martin et al logp model
Martin et al.: LogP Model

CS 519: Operating System Theory

sensitivity to loggp parameters
Sensitivity to LogGP Parameters
  • LogGP parameters:
    • L = delay incurred in passing a short msg from source to dest
    • o = processor overhead involved in sending or receiving a msg
    • g = min time between msg transmissions or receptions (msg bandwidth)
    • G = bulk gap = time per byte transferred for long transfers (byte bandwidth)
  • Workstations connected with Myrinet network and Generic Active Messages layer
  • Delay insertion technique
  • Applications written in Split-C but perform their own data caching

CS 519: Operating System Theory

sensitivity to overhead
Sensitivity to Overhead

CS 519: Operating System Theory

sensitivity to gap
Sensitivity to Gap

CS 519: Operating System Theory

sensitivity to latency
Sensitivity to Latency

CS 519: Operating System Theory

sensitivity to bulk gap
Sensitivity to Bulk Gap

CS 519: Operating System Theory

summary
Summary
  • Runtime strongly dependent on overhead and gap
  • Strong dependence on gap because of burstiness of communication
  • Not so sensitive to latency  can effectively overlap computation and communication with non-blocking reads (writes usually do not stall the processor)
  • Not sensitive to bulk gap  got more bandwidth than we know what to do with

CS 519: Operating System Theory

what s the point
What’s the Point?
  • What can we take away from Martin et al.’s study?

It’s extremely important to reduce overhead because it may affect both “o” and “g”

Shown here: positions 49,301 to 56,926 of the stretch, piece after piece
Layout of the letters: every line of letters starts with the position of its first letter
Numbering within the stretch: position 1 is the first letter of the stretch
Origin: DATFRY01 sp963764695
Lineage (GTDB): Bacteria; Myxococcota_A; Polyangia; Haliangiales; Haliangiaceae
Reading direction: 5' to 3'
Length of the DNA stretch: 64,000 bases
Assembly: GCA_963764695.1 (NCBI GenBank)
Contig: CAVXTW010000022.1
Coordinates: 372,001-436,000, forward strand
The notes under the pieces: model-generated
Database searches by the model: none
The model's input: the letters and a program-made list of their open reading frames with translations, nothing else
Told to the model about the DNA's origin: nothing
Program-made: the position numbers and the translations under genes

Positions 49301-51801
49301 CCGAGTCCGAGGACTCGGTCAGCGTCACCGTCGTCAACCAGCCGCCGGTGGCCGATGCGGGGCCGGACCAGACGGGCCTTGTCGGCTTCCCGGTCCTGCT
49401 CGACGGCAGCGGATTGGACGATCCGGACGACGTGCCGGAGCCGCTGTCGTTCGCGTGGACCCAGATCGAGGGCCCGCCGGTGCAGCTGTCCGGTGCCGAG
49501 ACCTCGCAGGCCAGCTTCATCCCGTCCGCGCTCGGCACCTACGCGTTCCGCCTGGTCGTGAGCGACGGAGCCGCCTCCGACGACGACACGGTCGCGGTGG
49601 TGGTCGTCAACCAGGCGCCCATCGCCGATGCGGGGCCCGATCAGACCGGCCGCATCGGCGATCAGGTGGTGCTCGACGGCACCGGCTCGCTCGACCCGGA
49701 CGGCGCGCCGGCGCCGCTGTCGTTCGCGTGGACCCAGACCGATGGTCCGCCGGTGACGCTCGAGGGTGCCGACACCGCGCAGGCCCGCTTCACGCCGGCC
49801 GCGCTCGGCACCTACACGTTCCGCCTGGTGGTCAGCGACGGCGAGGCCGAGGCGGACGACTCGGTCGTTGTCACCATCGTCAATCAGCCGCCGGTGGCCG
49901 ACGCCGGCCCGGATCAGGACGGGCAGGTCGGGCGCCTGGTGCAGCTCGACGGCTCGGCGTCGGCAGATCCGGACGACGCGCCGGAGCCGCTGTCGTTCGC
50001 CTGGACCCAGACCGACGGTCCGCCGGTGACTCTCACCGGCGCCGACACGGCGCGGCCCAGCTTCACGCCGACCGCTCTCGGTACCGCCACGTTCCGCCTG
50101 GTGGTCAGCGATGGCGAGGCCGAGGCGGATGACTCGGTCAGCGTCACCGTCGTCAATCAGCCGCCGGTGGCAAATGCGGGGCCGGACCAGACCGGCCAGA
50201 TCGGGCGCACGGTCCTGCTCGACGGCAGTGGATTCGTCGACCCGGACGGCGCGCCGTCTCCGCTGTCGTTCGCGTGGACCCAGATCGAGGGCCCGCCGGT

All the “action” is currently in the OS and the Network Interface Card (NIC)

  • Subject of von Eicken et al., “Active Message: a Mechanism for Integrated Communication and Computation,” ISCA 1992.

CS 519: Operating System Theory

an efficient low level message passing interface

An Efficient Low-Level Message Passing Interface

von Eicken et al., “Active Messages: a Mechanism for Integrated Communication and Computation,” ISCA 1992

von Eicken et al., “U-Net: A User-Level Network Interface for Parallel and Distributed Computing,” SOSP 1995

Santos, Bianchini, and Amorim, “A Survey of Messaging Software Issues and Systems for Myrinet-Based Clusters”, PDCP 1999

von eicken et al active messages
von Eicken et al.: Active Messages
  • Design challenge for large-scale multiprocessor:
    • Minimize communication overhead
    • Allow computation to overlap communication
    • Coordinate the above two without sacrificing processor cost/performance
  • Problems with traditional message passing:
    • Send/receive are usually synchronous; no overlap between communication and computation
    • If not synchronous, needs buffering (inside the kernel) on the receive side
  • Active Messages approach:
    • Asynchronous communication model (send and continue)
    • Message specifies handler that integrates msg into on-going computation on the receiving side

CS 519: Operating System Theory

buffering
Buffering
  • Remember buffering problem: what to do if receiver not ready to receive?
    • Drop the message
      • This is typically very costly because of recovery costs
    • Leave the message in the NIC
      • Reduce network utilization
      • Can result in deadlocks
    • Wait until receiver is ready – synchronous or 3-phase protocol